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Radiation Protection Course

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Presentation on theme: "Radiation Protection Course"— Presentation transcript:

1 Radiation Protection Course
Radiation Protection Service

2 Radiation Protection Course
Background Physics Michael Watt

3 Contents Atomic Structure Types of Radiation Attenuation & Shielding
Activity & Half Life

4 Atomic Structure 1 Nucleus Electrons -ve charge

5 Atomic Structure 2 Proton +ve

6 Atomic Structure 3 Neutrons

7 no. protons and neutrons
Carbon 12 Atomic Mass - no. protons and neutrons C 12 6 Atomic Number - No. protons

8 Carbon 12

9 Definition of Isotope Atom protons fixed – number of neutrons can vary to form different isotopes. Example carbon has 2 stable isotopes 126C, 136C To be stable number of N and P must be about equal

10 Stability Curve p=n No..of Protons No. of Neutrons

11 Definition of Radioactive Isotope
This occurs when the ratio of Neutrons to protons is too great or too small, and the atom spontaneously attempts to become stable Example carbon has five radioactive isotopes C-10, C-11, C-14, C-15, C-16

12 no. protons and neutrons
Carbon 14 Atomic Mass - no. protons and neutrons C 14 6 Atomic Number - No. protons

13 Ion An atom or molecule which has lost or gained one or more electrons
An ion will have a positive or negative electrical charge

14 Ionisation

15 Types of ionising radiation
Alpha (2n+2p) Smoke detectors Beta (electron or positron) Biological work Gamma & X-ray (electromagnetic radiation) Some biological work (I-125) and Medical imaging -VE or +VE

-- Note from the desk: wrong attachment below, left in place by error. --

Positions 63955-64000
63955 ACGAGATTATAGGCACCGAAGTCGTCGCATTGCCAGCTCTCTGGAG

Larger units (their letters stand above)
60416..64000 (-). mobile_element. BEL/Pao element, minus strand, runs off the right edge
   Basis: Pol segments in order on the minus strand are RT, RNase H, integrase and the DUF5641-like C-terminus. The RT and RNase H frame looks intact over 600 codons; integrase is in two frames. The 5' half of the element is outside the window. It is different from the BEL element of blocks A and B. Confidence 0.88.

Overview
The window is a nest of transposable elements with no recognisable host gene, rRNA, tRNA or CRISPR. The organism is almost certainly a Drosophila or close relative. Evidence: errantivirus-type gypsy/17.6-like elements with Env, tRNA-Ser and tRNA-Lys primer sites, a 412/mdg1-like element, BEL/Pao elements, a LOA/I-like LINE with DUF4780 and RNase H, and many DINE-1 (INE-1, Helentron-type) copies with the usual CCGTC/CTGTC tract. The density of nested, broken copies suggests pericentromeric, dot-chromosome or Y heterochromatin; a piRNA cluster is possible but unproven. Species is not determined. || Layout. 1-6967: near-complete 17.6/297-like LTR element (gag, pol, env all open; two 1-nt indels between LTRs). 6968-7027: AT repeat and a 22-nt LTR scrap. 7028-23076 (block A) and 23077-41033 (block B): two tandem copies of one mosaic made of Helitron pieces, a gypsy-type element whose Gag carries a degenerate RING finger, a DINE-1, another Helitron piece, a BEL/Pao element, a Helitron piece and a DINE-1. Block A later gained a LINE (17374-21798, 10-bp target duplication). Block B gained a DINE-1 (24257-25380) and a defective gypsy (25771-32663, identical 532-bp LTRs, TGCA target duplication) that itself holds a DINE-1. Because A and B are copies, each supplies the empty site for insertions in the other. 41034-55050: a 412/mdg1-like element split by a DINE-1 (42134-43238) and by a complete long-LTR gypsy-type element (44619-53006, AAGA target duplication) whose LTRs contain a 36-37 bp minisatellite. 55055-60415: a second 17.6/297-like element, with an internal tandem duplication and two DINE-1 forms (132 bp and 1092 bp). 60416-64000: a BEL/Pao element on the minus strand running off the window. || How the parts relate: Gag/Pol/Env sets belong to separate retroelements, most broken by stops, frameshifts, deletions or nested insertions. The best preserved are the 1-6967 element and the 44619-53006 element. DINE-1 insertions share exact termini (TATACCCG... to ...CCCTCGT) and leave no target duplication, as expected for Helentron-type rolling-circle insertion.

16 Sources of Ionising Radiation
Alpha Americium 241 (& γ) Radon 222 Polonium 210 Beta Tritium (Hydrogen-3) Carbon-14 Sulphur-35 Phosphorus-32/33 Gamma Iodine-125 Cobalt-60 (& β) Fluorine-18

17 X-Rays Produced by accelerating electrons from a cathode onto an anode inside an evacuated glass tube. Less than 1 % of energy converted to x- rays, rest to heat. X-rays have the same physical properties as gamma photons.

18 Attenuation paper perspex lead

19 Energy of Ionising radiation
The energy of Alpha, Beta and Gamma radiations is measured in ELECTRON VOLTS eV, normally keV and MeV 1eV = 1.6 x J Higher energy = more penetrating (for a given type of radiation)

20 Alpha Beta Gamma Americium 241 (& γ) 5.4 MeV Tritium (Hydrogen-3)
Carbon-14 Sulphur-35 Phosphorus-32 Phosphorus-33 18.6 keV 157 keV 167 keV 1710 keV 250 keV Gamma Iodine-125 Cobalt-60 Fluorine-18 36 keV 1.17 MeV & 1.33 MeV

21 Shielding Materials Alpha particles – Paper, dead layer of skin
Beta particles – 1 cm perspex or tissue Gamma Photons – dense material such as lead or DU

22 Activity New Unit Old Unit Becquerel 1 disintegration per second.
Curie Based on number of disintegrations from 1 g of radium x 1010 dps.

23 Measure of the activity per unit mass or volume
Specific Activity Measure of the activity per unit mass or volume Bq/g or Bq/ml

24 Half Life ( T1/2 ) Time 1 half life 1 half life 1 half life

25 Half Life Fluorine-18 110 min Phosphorus-32 14.3 d
Iodine d Sulphur d Cobalt y Tritium (Hydrogen-3) y Carbon y

26 Radiation Dose Gray (Gy) – absorbed dose. Defined as 1 Joule of energy absorbed per kilogramme of material. Sievert (Sv)– Unit of equivalent dose and effective dose 100 rad = 1 Gray ( 100 rem = 1 Sv) 1mrad = 10 µGray ( 1 mrem = 10 µSv)

27 Next… Short video: Working Safely with Radioactivity

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